Minnesota Nice Gets Nasty: Klobuchar Snaps at Buttigieg
She had absolutely had it with the mayor, the one who speaks so many languages and puts “Rhodes scholar” on his resume and delivers so many rehearsed sound bites on stage that pundits can’t help but quote him on air.
Surely, Minnesota’s senior senator was annoyed that the 38-year-old former mayor of an Indiana city not much bigger than Duluth was still occupying prime position in the Midwestern moderate lane. She wanted it. She hasn’t gotten it. She let her frustration show.
“You know,” Amy Klobuchar snapped after Pete Buttigieg broke out his Spanish on the debate stage in Las Vegas, “I wish everyone was as perfect as you, Pete.”
It was the moment “Minnesota Nice” went passive aggressive and then openly aggressive. He challenged her. She shot back. They had opened a side show where the moderates fight for prominence as the progressive champion, Bernie Sanders, runs left … and away from the pack of Democratic presidential contenders.
In truth, it was the boyish-looking “Mayor Pete” who smilingly stuck the knife in first. When one of the moderators, Telemundo correspondent Vanessa Hauc, ambushed Klobuchar over her failure to recall the name of Mexican President Andrés Manuel López Obrador, she admitted to a momentary lapse in knowledge. No, she had not known the name of Mexico’s president off the top of her head during an interview with Telemundo. Asked about it Wednesday night, the three-term senator admitted she made an error before adding that it wouldn’t be a bad thing if the United States had a president who “is humble.”
Buttigieg wasn’t having it.
He is running as an outsider, and she is “staking your candidacy on your Washington experience.” Isn’t she on the committee responsible for both border security, he asked, and international trade? “You're literally on the committee that's overseeing these things,” Buttigieg continued, “and were not able to speak to literally the first thing about the politics of the country to our south.”
Klobuchar wasn’t having it, either.
“Are you trying to say that I'm dumb?” she said. “Or are you mocking me here, Pete?” He said that, no, she wasn’t dumb but was “trivializing” things. And that didn’t sit well either — Klobuchar proceeded to dress down her competitor in the most forthright dressing down he has received this campaign cycle.
“I am the one, not you, that has won statewide in congressional district after congressional district,” she said. And besides, she asked, “when you tried in Indiana, Pete, to run [statewide] -- what happened to you? You lost by over 20 points to someone who later lost to my friend, Joe Donnelly.”
Buttigieg finished second in Iowa and again in New Hampshire, and he was not impressed with her line of reasoning. “If winning a race for Senate in Minnesota translated directly to becoming president, I would have grown up under the presidency of Walter Mondale,” he said, referring to the last Minnesotan to win the Democratic nomination. “This is different.”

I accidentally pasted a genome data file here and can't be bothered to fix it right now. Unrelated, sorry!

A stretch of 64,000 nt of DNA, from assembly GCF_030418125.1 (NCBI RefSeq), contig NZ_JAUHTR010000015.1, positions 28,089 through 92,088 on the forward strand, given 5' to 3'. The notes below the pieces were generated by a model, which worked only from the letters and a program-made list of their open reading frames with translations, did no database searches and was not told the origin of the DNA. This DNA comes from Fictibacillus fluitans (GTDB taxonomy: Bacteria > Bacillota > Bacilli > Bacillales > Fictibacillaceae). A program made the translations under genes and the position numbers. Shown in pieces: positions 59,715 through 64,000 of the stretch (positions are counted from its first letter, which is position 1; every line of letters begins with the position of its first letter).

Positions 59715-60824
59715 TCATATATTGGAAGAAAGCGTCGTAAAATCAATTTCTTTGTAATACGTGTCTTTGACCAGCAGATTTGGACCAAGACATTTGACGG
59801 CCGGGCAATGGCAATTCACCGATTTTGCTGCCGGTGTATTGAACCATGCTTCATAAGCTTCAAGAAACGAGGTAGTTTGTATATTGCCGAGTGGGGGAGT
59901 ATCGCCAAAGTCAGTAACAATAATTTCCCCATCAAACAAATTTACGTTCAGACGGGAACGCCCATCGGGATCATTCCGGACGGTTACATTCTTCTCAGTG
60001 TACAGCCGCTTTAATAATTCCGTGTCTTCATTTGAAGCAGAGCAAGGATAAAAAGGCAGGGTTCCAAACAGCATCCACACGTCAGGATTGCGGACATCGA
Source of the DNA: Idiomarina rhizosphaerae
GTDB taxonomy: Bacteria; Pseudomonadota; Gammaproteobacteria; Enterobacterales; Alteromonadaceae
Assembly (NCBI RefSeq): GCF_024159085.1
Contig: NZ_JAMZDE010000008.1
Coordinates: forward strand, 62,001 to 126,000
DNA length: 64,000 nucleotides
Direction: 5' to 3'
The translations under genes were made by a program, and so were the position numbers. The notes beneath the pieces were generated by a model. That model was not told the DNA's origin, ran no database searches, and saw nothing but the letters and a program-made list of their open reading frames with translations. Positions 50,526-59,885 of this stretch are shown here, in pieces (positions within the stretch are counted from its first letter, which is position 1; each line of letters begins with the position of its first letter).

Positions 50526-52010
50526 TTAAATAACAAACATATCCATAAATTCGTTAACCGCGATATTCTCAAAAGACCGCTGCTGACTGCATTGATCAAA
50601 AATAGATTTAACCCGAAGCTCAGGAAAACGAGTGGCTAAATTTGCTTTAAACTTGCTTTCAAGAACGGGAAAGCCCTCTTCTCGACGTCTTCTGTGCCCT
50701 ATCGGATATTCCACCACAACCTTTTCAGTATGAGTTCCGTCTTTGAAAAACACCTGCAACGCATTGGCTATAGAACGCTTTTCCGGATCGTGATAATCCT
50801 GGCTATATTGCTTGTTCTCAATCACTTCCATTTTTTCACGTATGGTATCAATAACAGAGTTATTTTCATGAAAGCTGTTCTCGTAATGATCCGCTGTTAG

And that is when Elizabeth Warren got involved. Perhaps feeling a twinge of guilt over inaccurately characterizing Klobuchar’s health care plan as something that could fit on a Post-it note a few minutes earlier, Warren weighed in. “Can I just defend Sen. Klobuchar for a minute? This is not right,” the Massachusetts senator said before following up that “missing a name all by itself does not indicate that you do not understand what's going on. I just think this is unfair.”
This wasn’t the end of hostilities. Buttigieg also brought up how Klobuchar had voted to confirm President Trump’s nominee to head U.S. Customs and Border Protection. That’s when she sneered about his air of perfection.
Moderates outside the ThunderDome were distraught. Fratricide only benefits Sanders, they groaned. Why couldn’t the two go after the democratic socialist? “Wrong target gang!” -- that was how Matt Bennett, founder of the centrist group Third Way, characterized the exchanges. “That was bananas,” the longtime campaign veteran told RealClearPolitics. “And only Pete is hitting Bernie, who’s the goddamn front-runner.”
This is true. The other candidates’ preferred target of the night was Michael Bloomberg. The former mayor of New York enacted racist policies, some of them argued. The billionaire was trying to buy the 2020 race, others insisted. All of it, moderate observers complained, missed the point. If Sanders, the democratic socialist, keeps on rolling, there will be no stopping him before the nominating convention in Milwaukee. They tore their hair out as Klobuchar and Buttigieg instead tore into one another.
As the two knocked heads, progressives cheered how Warren played moderator. “Her defense of Amy Klobuchar for not knowing the name of Mexico's president showed that she picks her fights strategically,” Stephanie Taylor, co-founder of the Progressive Change Campaign Committee, told RCP. “And it made all her other critiques of candidates more impactful.”
The Klobuchar campaign did not respond to RCP requests for comment. A senior Buttigieg aide declared victory.
“He showed he was the one alternative to Bernie,” the aide told RCP, sidestepping the Buttigieg-Klobuchar game of chicken in Sin City. “He’s the only candidate in this race who has proven -- first in Iowa, then in New Hampshire, and now on the debate stage -- who has what it takes to take on Bernie Sanders, whose polarizing policies are too big a risk to go up against Trump.”
Outsiders such as David Axelrod, who managed the campaigns of Barack Obama, were more to the point. “Moving up in politics is exhilarating. When you get to upper tiers, it gets harder,” he tweeted. “Amy Klobuchar’s performance has been as bad tonight as she was good in New Hampshire.”
That performance included what happened when the curtain fell Wednesday night. Other candidates stuck around to shake some hands. Klobuchar did not. Buttigieg seemed to turn her way. She walked off the stage.